The usual hacks got all excited when they saw that Manchester United were awarded a penalty for a good tackle at Old Trafford, with their ‘what a surprise’ articles and ‘only at Old Trafford’ remarks.
Of course, there’s this myth that United get it all their own way at home, with referees like putty in our hands. If we want a penalty, we shall be rewarded one, simple as that, right?
Wrong. Whilst there was more to substantiate this myth in the early 90’s, there is little to suggest that is the case any more. Often, referees don’t want to be a statistic, another official to give a penalty at Old Trafford. There have been times when I wonder if our player has to be decapitated before the ref will take notice!
On Saturday, when Rob Styles made that ridiculous decision to award us a penalty, he opened up old wounds on these past stereotypes.
Sir Alex Ferguson responded to the penalty decision after the game, claiming there were several penalties we were denied last season, and therefore this was us getting one back. But is he right?
“I was surprised,” said Ferguson. “I haven’t seen it again but it looked to me as if the Bolton player got a foot on the ball. But Rob Styles turned down four or five (penalties) for us last season, so maybe we’re getting payback now. But he still owes us four!”
Without taking in to consideration our away matches, here are a selection of the stonewall penalties we should have had at Old Trafford last season. By stonewall, I mean the decisions the press thought should be penalties, rather than just a fan’s point of view.
Penalty 1: Joe Cole vs Patrice Evra 23.9.07
BBC: The home side were denied a penalty when a sliding Joe Cole appeared to make contact with Evra ahead of getting a touch on the ball.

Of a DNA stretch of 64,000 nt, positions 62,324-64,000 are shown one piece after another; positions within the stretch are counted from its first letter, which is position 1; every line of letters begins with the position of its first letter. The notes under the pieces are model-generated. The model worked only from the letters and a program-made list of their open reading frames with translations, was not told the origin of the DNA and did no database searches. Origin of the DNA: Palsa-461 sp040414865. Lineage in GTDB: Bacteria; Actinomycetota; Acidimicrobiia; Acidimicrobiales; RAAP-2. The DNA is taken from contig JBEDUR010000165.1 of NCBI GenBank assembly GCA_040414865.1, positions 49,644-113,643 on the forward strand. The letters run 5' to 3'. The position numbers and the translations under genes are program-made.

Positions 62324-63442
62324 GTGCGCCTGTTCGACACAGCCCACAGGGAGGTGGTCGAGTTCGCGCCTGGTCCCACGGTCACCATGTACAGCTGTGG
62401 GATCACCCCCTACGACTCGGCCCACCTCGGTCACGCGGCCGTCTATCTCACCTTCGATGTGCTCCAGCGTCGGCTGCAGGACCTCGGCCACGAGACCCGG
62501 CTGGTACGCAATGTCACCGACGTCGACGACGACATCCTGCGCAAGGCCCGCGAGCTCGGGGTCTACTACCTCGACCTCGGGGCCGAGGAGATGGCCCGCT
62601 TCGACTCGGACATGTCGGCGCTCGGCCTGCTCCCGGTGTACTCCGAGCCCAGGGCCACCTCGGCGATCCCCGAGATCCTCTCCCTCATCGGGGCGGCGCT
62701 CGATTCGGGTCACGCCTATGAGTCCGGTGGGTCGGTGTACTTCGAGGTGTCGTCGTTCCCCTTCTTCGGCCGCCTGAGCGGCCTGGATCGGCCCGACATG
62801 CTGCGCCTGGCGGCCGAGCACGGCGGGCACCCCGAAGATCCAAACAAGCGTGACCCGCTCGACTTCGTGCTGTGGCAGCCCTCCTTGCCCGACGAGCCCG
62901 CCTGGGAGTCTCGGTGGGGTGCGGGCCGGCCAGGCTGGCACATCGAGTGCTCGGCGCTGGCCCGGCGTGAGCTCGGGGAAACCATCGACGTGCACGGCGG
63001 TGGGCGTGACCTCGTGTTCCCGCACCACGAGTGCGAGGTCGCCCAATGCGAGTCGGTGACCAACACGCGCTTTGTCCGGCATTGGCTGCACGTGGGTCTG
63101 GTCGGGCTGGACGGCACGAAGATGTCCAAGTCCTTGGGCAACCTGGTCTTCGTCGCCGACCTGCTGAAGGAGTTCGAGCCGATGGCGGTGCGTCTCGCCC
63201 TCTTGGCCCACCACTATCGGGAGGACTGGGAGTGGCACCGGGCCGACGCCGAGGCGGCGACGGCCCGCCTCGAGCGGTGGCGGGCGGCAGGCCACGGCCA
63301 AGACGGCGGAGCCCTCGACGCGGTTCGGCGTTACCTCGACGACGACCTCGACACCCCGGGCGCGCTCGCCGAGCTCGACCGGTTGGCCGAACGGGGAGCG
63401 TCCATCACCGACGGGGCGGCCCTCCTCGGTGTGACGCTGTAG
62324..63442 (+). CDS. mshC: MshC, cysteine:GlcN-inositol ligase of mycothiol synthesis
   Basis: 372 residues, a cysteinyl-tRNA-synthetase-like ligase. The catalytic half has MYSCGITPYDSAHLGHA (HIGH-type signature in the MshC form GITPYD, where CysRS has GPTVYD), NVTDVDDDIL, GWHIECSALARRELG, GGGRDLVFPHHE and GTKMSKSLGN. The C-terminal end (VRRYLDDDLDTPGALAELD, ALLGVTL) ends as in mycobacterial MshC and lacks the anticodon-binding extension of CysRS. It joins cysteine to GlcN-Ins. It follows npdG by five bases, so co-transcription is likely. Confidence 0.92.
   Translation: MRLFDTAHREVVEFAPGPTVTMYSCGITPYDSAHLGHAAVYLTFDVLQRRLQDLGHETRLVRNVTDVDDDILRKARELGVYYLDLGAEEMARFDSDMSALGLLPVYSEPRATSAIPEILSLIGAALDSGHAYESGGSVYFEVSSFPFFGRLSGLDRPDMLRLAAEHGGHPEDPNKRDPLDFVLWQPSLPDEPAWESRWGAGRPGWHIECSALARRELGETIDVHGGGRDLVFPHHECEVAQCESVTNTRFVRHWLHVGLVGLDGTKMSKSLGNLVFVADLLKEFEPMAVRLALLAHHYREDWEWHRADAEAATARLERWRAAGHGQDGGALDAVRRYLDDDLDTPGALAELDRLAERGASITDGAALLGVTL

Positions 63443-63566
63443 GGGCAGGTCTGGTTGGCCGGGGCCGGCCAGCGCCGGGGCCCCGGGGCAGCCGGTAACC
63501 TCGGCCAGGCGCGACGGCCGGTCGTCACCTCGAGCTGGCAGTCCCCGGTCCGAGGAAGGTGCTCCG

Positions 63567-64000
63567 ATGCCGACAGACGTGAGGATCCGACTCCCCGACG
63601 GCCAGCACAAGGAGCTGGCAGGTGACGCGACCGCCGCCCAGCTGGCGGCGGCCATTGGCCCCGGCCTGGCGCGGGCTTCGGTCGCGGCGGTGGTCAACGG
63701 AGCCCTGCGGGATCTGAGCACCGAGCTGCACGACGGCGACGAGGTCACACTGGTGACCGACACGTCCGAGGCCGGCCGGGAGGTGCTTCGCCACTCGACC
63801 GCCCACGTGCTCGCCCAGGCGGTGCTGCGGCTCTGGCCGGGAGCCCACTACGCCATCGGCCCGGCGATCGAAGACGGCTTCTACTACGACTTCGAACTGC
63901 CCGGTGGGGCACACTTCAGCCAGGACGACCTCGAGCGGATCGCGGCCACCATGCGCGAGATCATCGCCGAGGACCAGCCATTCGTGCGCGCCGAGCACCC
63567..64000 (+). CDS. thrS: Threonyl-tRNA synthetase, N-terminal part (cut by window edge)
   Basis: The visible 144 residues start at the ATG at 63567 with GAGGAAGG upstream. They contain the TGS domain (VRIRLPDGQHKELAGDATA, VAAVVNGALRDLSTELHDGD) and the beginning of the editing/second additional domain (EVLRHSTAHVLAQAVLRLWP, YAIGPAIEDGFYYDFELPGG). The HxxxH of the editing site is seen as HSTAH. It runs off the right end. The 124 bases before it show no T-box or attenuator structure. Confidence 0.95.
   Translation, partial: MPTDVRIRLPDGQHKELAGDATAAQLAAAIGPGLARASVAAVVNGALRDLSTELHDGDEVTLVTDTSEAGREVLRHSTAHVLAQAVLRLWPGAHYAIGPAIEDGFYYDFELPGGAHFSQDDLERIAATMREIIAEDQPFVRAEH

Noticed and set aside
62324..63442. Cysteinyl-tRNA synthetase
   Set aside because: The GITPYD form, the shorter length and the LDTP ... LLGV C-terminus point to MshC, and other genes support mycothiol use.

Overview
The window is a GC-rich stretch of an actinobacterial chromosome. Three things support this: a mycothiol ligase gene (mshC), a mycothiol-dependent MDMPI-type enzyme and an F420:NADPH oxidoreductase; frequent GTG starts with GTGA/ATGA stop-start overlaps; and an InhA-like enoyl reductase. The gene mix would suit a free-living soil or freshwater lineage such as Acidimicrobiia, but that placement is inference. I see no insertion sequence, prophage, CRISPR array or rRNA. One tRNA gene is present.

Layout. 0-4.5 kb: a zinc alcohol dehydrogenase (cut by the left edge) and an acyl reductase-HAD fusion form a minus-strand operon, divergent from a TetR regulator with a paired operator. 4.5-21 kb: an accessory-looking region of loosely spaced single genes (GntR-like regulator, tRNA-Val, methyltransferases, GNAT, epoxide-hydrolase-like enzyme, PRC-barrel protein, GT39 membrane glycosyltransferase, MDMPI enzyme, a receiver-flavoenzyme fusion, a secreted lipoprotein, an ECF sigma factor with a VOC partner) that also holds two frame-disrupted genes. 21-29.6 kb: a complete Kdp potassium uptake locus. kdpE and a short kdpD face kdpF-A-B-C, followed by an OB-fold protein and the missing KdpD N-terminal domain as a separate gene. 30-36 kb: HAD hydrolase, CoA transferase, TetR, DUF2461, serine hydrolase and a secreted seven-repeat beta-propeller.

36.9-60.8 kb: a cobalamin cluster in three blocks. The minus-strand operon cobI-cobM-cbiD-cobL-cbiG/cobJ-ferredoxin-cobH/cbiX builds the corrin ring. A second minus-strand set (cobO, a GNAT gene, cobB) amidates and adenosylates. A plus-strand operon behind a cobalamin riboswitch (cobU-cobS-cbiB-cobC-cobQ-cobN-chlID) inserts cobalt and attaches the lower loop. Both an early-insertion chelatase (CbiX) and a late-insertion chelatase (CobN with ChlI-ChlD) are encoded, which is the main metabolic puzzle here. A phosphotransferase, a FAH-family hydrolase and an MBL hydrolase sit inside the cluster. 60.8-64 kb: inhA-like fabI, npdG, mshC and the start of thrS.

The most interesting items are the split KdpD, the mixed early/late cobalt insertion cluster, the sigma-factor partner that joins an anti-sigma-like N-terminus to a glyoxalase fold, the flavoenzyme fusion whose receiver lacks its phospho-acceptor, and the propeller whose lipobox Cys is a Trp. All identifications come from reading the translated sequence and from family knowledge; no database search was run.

The Independent: He [Mike Dean, referee] failed to award a penalty to Manchester United for Joe Cole’s crude challenge on Patrice Evra on 17 minutes.
Ref: Mike Dean
Penalty 2: Michael Brown vs Cristiano Ronaldo 6.10.07
The Independent: [Ronaldo] being denied legitimate appeals because of his reputation. Early in the game, Michael Brown simply barged him over in the penalty area without punishment.
BBC: Ronaldo gathered up the loose ball and looked to be clearly fouled by Michael Brown, but referee Mike Riley waved play on.
The Guardian: They should have had a penalty in the fourth minute when Michael Brown pushed Mario Melchiot out of the way in his eagerness to barge Cristiano Ronaldo over in the area. It was as clear a penalty as you could wish to see, yet alone in the stadium the well-placed referee, Mike Riley, viewed it as a fair challenge.
Ref: Mike Riley
Penalty 3 and 4: Steven Taylor vs Cristiano Ronaldo, Alan Smith vs Ryan Giggs 12.1.08
ESPN and MEN: Critics would argue Ronaldo merely fell over Steven Taylor’s outstretched leg as he flew into the area. However, as Taylor made no contact with the ball, it was easy to see why Ferguson had a different opinion. There was no mitigating factor on the second occasion, though, as Alan Smith barged over Ryan Giggs. Styles was only a couple of yards away but yet again, he waved play on.
Ref: Rob Styles
As I said, this is just a selection, although I’m sure there would be plenty more where these came from. Of course though, these occasions aren’t highlighted in a massive way. The headlines don’t read “United won, but they would have won by more if not for poor decisions from the referee against them,” in the same way Sunday’s headlines looked at how United had been “handed” a win.
I don’t want to come across as a whinger. I’m fully aware that all teams get decisions against them on a weekly basis and that will continue for as long as we don’t have a video ref. My complaint is more to do with the fact that the penalties that we’re not awarded don’t bring about any attention at all, however when we do get a wrong decision in our favour, everyone is crawling all over it, dragging up bags full of statistics from years gone by to paint the picture United have the officials in their back pocket. I suppose that’s what comes with being the most hated and successful club in the country.
Made in Manchester is available for just £5. It includes 30 articles from the country's best football writers about graduates from the Manchester United academy. Everyone who buys a copy enters a competition to win the new home shirt. All profit goes to Trafford Macmillan so please support this fantastic cause.